You might want to start working on your Microsoft Groove account (hint: NOW…)
For the past year or so, Digital Music News has been publishing streaming royalty statements shared by artists and labels. Since the project began, we’ve published payout details from Spotify, YouTube, SoundCloud, Deezer, Google Play Music, Napster (formerly Rhapsody), and even defunct services like Rdio (if you have anything to share, email it to us at [email protected], of course we’ll protect confidentiality as needed).
Most of these payouts were very low, but several months ago, things started getting strange. Two services in particular — Tidal and Microsoft’s Groove Music — were showing abnormally high payout rates, for reasons we couldn’t quite figure out. One explanation was that these were smaller services with subscription-only plans, thereby raising the money pool, lowering the number of streams, and elevating royalties significantly.
Whatever the reason, smart artists and labels quickly saw an opportunity to game the system a bit, and make some serious money in the process.
The first person to tip us off to higher Tidal and Microsoft Groove rates was the head of an indie rap label. As part of a test of streaming service payouts, which we first reported on back in May, this person unearthed the following rates from Tidal and Microsoft Groove. Compared to Spotify rates that often hover around half-a-cent (or $0.005) a stream, and oftentimes worse, these were about ten times the payout.
Usually when spikes and abnormalities like this appear, everyone rushes in and kills the party. But not in this case: instead of these rates normalizing towards low-level Spotify payouts, it appears that payouts on Microsoft’s Groove Music are heading even higher. And not just a little bit higher, multiples higher than before.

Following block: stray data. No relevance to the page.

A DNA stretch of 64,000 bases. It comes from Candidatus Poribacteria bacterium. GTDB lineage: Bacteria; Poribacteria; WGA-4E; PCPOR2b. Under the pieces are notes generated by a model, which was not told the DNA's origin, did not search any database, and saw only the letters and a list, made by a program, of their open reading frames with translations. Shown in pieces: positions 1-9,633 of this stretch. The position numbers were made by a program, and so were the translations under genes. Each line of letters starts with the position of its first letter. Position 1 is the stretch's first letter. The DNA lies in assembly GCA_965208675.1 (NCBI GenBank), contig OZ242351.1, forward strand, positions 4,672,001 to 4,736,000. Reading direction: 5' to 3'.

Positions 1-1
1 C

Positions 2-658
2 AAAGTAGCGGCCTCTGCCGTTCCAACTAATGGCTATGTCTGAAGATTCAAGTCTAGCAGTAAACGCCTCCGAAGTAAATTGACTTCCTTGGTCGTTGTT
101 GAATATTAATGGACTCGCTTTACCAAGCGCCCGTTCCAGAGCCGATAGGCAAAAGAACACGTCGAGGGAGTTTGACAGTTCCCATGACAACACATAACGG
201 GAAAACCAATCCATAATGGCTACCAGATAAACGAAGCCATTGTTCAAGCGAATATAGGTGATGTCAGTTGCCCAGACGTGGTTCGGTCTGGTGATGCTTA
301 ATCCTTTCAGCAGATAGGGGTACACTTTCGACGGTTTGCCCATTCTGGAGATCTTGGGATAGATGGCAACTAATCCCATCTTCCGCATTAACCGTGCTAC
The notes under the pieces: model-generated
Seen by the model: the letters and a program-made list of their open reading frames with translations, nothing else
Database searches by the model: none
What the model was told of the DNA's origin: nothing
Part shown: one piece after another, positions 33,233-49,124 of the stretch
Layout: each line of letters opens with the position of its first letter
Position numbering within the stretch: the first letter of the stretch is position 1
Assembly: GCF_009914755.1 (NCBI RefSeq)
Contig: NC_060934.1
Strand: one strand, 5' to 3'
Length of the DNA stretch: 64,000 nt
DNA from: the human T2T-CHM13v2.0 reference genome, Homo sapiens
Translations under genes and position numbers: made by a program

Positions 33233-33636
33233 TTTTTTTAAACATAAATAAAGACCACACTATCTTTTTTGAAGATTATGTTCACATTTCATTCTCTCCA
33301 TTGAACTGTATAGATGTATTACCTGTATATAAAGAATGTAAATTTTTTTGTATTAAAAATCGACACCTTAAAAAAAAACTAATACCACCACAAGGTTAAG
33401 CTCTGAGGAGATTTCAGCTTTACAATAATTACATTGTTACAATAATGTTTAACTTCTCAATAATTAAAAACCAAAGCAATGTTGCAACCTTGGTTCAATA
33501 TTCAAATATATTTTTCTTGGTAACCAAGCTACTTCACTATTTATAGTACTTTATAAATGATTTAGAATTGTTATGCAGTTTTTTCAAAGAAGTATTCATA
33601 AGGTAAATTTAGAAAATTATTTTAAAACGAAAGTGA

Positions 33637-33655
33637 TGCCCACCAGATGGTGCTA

That includes payouts of more than several dollars per single stream, according to the statements we’ve reviewed (and are about to present). Specifically, an average of $4.67 per song played in the statement we reviewed.
(Quick note before going further: Microsoft has changed the name of its streaming music service a few times over the years, and we’ve seen at least three different names on streaming royalty reports. That includes Xbox Music, Musiwave Xbox, Zune, and Groove, with other variations included).
Here’s a quick look at some of the payouts that this label is seeing from Groove. As you can see, these are payouts of several dollars per stream, consistently.
The label itself, as well as roster artists and identifying information like ISRCs, have been scrubbed here. But we can say that this is an independent r&b and hip-hop label with a substantial number of artists. This is all distributed through INgrooves (we took the .xls statement and uploaded it into Google Sheets).
Astoundingly, we found the average payout to this label during the month of May was $4.67, per single stream. The owner of the label was as shocked as we are, with both of us scratching our heads to figure out what’s going on. One theory is that these payouts are coming from a subscription-only group with limited usage of Groove, which would naturally bump up the per-stream payout.
Another equally plausible theory is that Microsoft is simply paying incorrectly, and accounting $4.67 instead of $0.00467 (or, some other variation like $0.0467).
It should be noted that this label head is actively working his music promotionally within the Xbox gaming platform, partly with the devilish intent to take advantage of these elevated per-stream payouts (we’ll have more details on that ahead).
And here’s the complete spreadsheet to check out.
More as we know more!
And please share your royalties to [email protected]! It will greatly help other artists and the industry to get a better sense of what streaming platforms are paying.